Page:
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Posts Tagged ‘1914’

Slap On The Wrist

Posted by Admin on July 29, 2010

Since the 18th century the word “slap” was used figuratively as well as literally to mean an attack, slur, censure or reproof, either written or spoken. 

The Oxford English Dictionary  traces the phrase “slap on the wrist” to 1914 and defines it as “a  mild rebuke or criticism.”  So a slap on the wrist is a nominal or token punishment which may or may not be appropriate for the crime committed.

All you can do is cross your fingers and hope that if you get a slap on the wrist, it will be because you got caught red-handed with your hand in the cookie jar.

Posted in Idioms from the 18th Century, Idioms from the 20th Century | Tagged: , , , , | Leave a Comment »

In Stitches

Posted by Admin on May 19, 2010

To be in stitches means that the individual finds himself or herself in a state of uncontrollable laughter, sometimes to the point of being in physical pain.

Stitches” refers to a stitch in the side — a piercing sensation just below the ribcage and the best way to relieve the pain is to stop what you are doing and to press your hand just below the pain. As this gesture has also been associated with full bodied laughter over the centuries, having a side stitch and being in stitches referred to the pain experienced from overexertion of the torso.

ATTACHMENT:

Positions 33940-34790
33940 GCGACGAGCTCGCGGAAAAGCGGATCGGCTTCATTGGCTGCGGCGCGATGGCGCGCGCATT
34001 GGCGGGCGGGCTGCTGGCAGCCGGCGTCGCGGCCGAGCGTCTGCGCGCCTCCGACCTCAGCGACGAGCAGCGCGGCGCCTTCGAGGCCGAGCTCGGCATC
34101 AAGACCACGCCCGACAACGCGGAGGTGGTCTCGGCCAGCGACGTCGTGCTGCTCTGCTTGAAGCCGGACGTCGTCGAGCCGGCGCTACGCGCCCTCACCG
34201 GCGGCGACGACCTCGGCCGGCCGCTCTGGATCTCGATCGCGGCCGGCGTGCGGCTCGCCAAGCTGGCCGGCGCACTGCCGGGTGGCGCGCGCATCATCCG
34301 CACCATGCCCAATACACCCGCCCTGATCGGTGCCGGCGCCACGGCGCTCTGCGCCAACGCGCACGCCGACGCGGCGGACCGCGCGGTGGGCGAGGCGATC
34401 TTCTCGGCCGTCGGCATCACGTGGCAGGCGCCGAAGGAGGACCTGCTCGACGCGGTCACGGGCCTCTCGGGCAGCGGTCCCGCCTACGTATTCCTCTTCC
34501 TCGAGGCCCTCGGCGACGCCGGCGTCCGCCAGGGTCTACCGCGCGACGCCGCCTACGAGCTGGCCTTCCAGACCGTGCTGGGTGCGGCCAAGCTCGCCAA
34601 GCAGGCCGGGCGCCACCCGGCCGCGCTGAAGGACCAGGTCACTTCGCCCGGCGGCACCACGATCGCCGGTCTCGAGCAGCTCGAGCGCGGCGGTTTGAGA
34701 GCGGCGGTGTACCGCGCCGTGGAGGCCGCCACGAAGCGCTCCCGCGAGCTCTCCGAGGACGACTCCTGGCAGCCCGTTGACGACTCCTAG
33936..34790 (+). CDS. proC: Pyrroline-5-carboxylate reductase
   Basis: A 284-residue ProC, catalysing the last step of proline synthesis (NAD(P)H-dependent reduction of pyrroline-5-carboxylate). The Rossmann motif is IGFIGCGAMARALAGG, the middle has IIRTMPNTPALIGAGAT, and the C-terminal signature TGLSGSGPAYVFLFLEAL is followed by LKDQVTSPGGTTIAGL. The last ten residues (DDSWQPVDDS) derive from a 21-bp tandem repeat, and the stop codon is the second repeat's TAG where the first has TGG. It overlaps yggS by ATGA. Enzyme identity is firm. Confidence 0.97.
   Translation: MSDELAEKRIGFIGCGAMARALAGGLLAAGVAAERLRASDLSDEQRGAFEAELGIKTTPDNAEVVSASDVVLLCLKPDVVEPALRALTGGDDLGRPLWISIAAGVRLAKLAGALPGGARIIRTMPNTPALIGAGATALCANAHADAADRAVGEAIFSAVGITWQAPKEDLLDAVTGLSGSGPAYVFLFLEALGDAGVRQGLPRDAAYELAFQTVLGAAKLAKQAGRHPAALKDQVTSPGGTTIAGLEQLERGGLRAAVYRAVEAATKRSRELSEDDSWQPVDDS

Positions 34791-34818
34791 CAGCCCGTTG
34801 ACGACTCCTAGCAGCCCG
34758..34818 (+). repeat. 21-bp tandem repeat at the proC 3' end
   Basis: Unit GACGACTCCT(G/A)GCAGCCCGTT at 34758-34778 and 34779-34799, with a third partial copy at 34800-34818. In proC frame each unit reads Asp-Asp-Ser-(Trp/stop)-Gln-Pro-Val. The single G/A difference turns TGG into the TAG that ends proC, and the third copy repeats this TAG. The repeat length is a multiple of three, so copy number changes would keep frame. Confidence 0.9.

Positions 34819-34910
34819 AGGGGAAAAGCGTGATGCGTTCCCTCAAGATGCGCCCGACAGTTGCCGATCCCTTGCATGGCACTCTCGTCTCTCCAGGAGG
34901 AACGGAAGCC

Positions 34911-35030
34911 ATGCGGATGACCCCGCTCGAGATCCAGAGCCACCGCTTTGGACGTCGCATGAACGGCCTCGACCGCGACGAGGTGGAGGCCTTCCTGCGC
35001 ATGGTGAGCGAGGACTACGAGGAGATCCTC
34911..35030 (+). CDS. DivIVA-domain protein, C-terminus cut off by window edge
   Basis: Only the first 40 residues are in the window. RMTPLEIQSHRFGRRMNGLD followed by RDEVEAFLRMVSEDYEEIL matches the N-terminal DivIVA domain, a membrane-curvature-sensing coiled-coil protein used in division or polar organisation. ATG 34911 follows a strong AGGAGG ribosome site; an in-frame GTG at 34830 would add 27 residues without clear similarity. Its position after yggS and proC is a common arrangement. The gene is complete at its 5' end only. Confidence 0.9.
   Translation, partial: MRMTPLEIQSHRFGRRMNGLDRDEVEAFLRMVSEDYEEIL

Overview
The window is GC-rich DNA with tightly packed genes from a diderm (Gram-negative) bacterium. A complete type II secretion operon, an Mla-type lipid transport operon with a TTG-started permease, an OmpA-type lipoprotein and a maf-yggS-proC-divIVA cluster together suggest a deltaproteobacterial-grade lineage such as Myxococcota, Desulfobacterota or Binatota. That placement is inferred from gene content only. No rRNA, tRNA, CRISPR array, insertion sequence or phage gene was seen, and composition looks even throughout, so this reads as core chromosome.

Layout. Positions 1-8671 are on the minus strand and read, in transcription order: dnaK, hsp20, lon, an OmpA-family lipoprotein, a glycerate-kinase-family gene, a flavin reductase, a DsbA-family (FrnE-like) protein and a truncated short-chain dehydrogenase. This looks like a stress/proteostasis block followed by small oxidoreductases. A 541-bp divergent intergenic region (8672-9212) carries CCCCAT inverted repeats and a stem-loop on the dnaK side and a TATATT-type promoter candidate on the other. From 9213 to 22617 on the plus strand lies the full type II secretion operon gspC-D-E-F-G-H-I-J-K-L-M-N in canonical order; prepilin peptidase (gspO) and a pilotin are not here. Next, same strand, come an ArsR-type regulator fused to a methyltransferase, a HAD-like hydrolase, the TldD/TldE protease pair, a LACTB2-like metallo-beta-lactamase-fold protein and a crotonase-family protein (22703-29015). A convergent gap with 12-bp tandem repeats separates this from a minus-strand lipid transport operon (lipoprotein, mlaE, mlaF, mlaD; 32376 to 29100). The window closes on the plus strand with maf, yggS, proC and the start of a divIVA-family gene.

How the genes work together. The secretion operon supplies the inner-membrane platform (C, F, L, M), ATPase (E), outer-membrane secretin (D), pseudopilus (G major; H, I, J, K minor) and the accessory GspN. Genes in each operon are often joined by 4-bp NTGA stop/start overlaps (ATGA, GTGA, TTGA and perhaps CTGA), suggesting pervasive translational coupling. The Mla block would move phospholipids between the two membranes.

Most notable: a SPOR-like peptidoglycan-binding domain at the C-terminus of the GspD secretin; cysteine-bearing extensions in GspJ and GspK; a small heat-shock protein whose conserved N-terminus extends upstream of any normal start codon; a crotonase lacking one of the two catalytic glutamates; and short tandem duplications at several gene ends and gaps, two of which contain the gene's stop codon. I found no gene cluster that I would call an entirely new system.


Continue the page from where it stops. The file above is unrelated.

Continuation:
The phrase was first used by Shakespeare in his play of 1602, Twelfth Night, where Maria says:

If you desire the spleen, and will laugh yourself into stitches, follow me. Yond gull Malvolio is turned heathen, a very renegado; for there is no Christian, that means to be saved by believing rightly, can ever believe such impossible passages of grossness. He’s in yellow stockings. “

Despite appearing in a play by William Shakespeare, the phrase did not catch on as other phrases coined by Shakespeare caught on. Several generations later, in July 1914, The Lowell Sun reported that the community could count among its community ” … Ben Loring, a natural-born comedian, who seems to have no difficulty whatever in keeping his audience in stitches of laughter and glee.”

Posted in Idioms from the 17th Century, Idioms from the 20th Century | Tagged: , , , , , , , | Leave a Comment »